Mark Luft passes first legislation as State Representative for 91st District

State Representative Mark Luft (R-Pekin) passed his first legislation as a member of the Illinois House of Representatives on Wednesday, April 14, 2021. Luft’s legislation aims to streamline government and remove an outdated law from the books.

House Bill 1926 repeals the City and Village Tuberculosis Sanitariums Division of the Illinois Municipal Code. This obsolete state mandate requires municipalities to operate tuberculosis sanitariums and contagious disease hospitals.  

“With a background in local government, I’m glad I can bring a mayor’s perspective to the House of Representatives and help get redundant, obsolete laws off the books,” said Luft, who was sworn in for his first term in the Illinois House of Representatives in January. “This has been a burden on the counties, health departments, and municipalities who have to levy tax and budget for this process. This is just a matter of clean-up. We’re here to add things on to the books to make things better, and we’re also here to remove things off the books to make things better.”

While tuberculosis sanitariums were once common with facilities existing throughout Illinois in communities including Waukegan, North Park Village, Edwardsville, and Peoria, the last closed in the 1970s. Despite the decline in the need for these facilities, this dated law remained on the books, causing unnecessary hurdles for local governments.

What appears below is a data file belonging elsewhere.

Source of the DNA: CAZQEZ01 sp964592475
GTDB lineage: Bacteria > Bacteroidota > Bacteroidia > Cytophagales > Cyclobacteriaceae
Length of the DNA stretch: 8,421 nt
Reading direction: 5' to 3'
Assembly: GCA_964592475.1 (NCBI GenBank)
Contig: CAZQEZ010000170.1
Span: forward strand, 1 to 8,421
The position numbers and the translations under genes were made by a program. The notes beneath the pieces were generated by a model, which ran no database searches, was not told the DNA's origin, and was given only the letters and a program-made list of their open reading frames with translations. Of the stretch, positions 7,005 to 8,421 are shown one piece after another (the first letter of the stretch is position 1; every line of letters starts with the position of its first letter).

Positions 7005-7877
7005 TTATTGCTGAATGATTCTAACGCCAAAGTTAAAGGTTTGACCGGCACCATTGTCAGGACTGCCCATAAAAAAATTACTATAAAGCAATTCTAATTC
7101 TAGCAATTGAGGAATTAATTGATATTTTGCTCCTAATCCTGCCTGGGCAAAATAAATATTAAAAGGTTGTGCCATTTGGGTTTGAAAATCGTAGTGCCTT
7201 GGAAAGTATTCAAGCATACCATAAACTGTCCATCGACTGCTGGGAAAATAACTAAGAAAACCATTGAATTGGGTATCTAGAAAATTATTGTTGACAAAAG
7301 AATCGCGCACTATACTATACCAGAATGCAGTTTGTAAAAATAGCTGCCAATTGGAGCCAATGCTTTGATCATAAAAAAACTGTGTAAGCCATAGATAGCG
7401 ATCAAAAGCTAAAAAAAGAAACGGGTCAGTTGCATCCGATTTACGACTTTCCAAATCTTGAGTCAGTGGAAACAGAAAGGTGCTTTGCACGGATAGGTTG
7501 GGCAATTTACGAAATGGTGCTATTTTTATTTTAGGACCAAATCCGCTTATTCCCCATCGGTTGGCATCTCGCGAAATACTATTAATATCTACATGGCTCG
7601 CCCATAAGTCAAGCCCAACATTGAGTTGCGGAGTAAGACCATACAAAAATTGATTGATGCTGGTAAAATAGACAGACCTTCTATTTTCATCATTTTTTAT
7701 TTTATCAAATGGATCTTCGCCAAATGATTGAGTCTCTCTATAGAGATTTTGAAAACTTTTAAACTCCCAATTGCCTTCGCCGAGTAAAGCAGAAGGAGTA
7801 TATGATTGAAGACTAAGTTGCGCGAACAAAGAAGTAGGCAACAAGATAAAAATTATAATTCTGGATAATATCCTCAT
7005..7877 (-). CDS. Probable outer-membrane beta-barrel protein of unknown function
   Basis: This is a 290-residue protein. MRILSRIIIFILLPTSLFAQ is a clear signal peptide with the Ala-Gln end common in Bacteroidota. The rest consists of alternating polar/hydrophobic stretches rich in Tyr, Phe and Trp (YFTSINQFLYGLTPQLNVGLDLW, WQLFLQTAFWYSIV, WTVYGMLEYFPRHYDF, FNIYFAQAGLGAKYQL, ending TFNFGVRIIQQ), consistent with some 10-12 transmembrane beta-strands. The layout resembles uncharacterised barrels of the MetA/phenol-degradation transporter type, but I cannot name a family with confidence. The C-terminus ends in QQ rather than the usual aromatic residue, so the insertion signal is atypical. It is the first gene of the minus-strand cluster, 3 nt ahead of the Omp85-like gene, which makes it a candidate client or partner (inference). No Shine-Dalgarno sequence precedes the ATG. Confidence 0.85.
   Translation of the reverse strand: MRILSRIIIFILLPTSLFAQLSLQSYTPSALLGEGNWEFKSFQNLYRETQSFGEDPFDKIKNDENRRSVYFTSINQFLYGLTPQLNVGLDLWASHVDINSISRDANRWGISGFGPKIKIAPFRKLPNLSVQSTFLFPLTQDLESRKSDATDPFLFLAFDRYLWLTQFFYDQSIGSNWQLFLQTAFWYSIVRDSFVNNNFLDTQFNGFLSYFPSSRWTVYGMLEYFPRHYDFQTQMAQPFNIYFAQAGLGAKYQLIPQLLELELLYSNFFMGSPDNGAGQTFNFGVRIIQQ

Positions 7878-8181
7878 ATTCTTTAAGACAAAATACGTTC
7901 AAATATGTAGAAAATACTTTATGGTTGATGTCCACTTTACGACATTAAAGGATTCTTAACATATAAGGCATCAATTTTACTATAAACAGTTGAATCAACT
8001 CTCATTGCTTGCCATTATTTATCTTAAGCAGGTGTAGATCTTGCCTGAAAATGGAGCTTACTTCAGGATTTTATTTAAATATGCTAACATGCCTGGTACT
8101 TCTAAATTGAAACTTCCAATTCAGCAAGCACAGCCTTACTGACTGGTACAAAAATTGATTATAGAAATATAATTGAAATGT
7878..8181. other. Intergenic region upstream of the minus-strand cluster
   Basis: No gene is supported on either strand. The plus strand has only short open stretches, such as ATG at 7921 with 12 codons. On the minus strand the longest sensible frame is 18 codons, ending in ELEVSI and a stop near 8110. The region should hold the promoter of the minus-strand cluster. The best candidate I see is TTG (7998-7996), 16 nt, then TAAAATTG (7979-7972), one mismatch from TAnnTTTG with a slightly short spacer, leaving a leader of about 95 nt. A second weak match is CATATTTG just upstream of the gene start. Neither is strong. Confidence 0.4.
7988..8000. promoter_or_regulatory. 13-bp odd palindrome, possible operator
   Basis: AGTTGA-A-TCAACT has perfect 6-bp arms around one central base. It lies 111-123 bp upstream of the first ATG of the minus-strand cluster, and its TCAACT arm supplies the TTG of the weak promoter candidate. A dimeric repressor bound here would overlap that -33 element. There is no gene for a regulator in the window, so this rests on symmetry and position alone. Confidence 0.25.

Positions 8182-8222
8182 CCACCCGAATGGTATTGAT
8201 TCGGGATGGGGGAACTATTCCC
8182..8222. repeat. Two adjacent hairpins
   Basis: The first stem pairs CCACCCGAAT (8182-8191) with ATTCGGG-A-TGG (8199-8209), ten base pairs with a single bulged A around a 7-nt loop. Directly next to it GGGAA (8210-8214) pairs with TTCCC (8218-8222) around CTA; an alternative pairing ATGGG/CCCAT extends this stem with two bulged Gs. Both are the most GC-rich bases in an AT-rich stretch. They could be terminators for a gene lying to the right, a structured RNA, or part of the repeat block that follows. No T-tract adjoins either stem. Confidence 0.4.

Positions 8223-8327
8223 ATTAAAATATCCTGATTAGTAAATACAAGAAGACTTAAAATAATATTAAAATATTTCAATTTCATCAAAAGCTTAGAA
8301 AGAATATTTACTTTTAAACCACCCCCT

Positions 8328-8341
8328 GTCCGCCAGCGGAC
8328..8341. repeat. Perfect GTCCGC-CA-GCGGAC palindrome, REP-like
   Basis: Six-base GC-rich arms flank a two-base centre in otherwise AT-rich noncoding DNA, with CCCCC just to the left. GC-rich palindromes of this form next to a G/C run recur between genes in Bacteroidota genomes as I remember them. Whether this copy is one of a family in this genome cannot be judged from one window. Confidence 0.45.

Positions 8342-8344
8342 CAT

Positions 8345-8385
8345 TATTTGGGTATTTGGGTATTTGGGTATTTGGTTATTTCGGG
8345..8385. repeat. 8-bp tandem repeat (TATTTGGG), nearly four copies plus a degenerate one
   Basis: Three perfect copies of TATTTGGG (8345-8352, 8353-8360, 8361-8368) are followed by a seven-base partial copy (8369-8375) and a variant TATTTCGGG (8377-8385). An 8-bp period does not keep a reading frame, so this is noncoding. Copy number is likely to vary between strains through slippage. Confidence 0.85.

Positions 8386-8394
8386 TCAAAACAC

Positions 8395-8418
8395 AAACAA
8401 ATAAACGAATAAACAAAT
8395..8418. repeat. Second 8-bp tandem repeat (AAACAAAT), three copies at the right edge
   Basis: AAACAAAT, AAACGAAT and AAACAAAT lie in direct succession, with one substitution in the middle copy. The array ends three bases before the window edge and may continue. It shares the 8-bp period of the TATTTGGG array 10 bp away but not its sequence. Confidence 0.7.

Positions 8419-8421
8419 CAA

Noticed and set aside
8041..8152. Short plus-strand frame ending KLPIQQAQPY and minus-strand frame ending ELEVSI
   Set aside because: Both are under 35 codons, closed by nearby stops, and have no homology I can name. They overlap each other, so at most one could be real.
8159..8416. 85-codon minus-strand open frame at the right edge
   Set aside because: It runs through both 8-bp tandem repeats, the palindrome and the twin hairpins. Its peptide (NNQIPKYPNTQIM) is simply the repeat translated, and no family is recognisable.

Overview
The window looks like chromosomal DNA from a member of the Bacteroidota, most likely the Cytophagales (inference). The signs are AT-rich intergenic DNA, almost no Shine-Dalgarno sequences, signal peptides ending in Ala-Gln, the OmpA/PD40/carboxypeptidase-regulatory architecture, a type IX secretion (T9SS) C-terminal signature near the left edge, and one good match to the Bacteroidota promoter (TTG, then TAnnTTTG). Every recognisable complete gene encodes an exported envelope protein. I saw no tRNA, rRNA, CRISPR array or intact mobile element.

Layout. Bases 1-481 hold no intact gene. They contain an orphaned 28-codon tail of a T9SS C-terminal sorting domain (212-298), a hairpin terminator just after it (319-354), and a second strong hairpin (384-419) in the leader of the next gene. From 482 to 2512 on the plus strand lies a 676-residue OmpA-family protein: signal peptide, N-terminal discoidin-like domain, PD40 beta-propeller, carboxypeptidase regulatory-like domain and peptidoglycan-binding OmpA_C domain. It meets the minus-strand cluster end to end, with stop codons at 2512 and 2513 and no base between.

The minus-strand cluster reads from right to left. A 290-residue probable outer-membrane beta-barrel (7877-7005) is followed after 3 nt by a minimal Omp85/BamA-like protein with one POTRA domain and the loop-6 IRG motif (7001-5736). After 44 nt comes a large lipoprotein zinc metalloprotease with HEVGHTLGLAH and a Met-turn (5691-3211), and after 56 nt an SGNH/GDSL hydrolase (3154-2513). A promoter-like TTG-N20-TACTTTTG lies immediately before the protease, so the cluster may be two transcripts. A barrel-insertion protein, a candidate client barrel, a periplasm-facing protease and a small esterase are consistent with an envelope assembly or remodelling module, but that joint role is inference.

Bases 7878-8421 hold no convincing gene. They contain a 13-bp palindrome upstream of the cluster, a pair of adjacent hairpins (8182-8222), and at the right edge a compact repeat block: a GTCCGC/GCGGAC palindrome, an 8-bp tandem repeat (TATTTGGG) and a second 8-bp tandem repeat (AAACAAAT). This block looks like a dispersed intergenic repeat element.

Concluding his remarks on the bill, Luft noted what a proud moment this was, following in his father’s footsteps by serving in the General Assembly.

“I’m very proud as a freshman to be here. Just one note, and I promised that I would do this the first time I got to speak on this floor, and it’ll be the last time I say this, but the thing I’m most proud of, standing here today, is to be standing on the same floor that my father did at one time,” said Luft “It makes me very proud, while he is still with us, for him to be able to see me stand on the same floor.”

House Bill 1926 passed the House unanimously and now heads to the Senate for consideration in that chamber.